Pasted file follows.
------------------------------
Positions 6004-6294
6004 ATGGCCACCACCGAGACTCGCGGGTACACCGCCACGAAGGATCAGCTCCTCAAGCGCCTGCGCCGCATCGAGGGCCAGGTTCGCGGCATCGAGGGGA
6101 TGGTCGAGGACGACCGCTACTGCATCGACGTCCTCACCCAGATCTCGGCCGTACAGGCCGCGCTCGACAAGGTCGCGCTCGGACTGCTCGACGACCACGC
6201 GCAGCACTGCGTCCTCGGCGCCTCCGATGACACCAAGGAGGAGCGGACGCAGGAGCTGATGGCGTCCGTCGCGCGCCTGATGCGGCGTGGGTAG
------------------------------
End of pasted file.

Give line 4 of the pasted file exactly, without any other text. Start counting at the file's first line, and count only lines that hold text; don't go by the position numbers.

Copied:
6201 GCAGCACTGCGTCCTCGGCGCCTCCGATGACACCAAGGAGGAGCGGACGCAGGAGCTGATGGCGTCCGTCGCGCGCCTGATGCGGCGTGGGTAG